In the midst of this terrible, horrible, no good, very bad-ish week, has come happy-dance inducing news--a poem I wrote over a year ago, which I didn't think was ever going to find a proper home, is being published in a book that's coming out in the Fall. Dance party!
I'm always happy when my little hard-to-place ditties find a niche, but this one is especially meaningful to me. It's an unusual piece for me; it's a long poem, and it covers a lot of territory. It's called "A Prayer for Reclamation", and I wrote it as a canticle for healing. I keep typing and deleting here; trying to describe how I feel about this poem. It's early, I've had a hell of week, and words are not holding together well right now. It's one of the most deeply personal things I've written, and it's called a prayer because, in a very real sense, it is a prayer rather than a poem (although a poem is often a prayer). I meant every word of it. I still do. And I hope that whoever reads it will find a shred of hope, or self-forgiveness, or redemption. I've been very protective of this one, and I'm happy it's finally going out into the world in a good vehicle for it.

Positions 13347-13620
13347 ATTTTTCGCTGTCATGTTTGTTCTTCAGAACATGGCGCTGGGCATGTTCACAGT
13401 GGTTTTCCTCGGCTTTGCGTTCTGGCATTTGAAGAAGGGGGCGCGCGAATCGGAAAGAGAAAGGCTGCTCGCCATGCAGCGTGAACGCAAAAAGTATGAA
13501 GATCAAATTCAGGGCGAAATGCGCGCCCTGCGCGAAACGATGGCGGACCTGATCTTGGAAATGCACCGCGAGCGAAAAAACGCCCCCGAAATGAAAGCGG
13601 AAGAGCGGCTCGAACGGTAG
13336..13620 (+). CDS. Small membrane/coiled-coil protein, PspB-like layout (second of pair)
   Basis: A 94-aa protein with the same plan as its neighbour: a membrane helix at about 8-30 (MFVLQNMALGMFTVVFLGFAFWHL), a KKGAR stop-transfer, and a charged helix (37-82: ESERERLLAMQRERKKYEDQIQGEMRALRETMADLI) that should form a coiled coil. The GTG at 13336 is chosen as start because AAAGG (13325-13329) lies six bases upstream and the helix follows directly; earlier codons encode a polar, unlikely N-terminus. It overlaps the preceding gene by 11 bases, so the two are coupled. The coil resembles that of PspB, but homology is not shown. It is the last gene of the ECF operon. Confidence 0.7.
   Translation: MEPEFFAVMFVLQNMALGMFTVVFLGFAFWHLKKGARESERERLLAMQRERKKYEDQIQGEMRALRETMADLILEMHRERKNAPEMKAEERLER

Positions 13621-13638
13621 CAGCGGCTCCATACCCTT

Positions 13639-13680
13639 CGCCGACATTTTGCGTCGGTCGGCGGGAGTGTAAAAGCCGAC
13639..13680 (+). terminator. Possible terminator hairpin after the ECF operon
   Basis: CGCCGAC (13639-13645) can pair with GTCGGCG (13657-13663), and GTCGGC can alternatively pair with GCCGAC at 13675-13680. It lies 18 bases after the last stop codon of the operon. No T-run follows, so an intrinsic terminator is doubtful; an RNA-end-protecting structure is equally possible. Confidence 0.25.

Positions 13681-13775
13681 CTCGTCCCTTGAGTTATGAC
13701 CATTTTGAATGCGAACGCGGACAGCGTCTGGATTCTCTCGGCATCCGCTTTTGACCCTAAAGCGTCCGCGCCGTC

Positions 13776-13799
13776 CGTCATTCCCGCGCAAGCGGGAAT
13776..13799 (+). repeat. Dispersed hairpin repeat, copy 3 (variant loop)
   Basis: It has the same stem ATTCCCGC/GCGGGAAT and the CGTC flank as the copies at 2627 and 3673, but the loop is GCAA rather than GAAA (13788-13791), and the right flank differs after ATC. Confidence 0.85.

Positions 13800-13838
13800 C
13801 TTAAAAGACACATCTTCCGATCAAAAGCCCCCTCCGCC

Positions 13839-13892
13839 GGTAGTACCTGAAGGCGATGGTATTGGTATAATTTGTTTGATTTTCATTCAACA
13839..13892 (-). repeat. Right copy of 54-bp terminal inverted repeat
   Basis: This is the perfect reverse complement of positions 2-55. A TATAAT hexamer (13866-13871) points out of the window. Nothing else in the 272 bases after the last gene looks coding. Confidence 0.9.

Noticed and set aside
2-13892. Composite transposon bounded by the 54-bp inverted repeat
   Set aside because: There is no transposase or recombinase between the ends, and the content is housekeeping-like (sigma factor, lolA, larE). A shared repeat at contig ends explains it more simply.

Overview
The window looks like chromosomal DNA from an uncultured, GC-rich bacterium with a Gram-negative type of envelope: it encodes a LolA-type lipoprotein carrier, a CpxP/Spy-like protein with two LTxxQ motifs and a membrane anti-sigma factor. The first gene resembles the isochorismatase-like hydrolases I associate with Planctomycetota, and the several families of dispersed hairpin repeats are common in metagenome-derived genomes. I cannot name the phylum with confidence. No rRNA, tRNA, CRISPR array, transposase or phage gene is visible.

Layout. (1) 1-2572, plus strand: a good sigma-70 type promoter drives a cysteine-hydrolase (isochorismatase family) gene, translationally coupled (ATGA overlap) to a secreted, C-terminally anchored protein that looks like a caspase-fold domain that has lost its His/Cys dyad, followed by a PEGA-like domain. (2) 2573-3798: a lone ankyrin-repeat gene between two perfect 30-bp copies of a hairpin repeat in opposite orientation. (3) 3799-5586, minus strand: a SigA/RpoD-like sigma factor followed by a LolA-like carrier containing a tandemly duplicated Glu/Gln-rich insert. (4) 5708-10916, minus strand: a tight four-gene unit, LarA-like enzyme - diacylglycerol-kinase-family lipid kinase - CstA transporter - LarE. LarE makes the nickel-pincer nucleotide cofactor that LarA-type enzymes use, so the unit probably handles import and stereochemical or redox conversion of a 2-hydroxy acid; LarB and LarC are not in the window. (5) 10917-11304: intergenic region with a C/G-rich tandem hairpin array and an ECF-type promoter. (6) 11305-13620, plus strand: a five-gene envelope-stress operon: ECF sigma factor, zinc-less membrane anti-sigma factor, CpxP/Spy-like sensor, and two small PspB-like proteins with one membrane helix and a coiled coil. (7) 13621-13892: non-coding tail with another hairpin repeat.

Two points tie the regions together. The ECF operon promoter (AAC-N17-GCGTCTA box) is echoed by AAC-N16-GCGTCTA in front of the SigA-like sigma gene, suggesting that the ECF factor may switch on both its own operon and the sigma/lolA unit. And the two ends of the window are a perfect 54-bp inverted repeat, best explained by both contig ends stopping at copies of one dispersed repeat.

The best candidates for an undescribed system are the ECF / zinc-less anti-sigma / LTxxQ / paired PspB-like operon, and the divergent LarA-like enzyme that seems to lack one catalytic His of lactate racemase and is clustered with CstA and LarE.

They're also going to publish an essay I wrote several years ago, which is making me a little nervous, because it involves a real life thing that happened some time ago that I really don't like talking about much. Also, I have this paranoid fear now that I didn't disguise things enough and some of the people involved are going to recognize the story and possibly not react so well to my interpretation of events; and I don't know what they're capable of. I've never put anything out there that personal before--I guess didn't think they were really going to publish it. However, I feel stubborn about not withdrawing the piece. This whole thing feels very strange, right now. Like I am about to peel myself open to one and all and say, here--look inside. In some way, I feel like I do that all the time when I write. But something about this feels very, scarily real.
Being a poet, it's hard to remember sometimes that words are more than just toys. You say it, you own it--no matter the cost.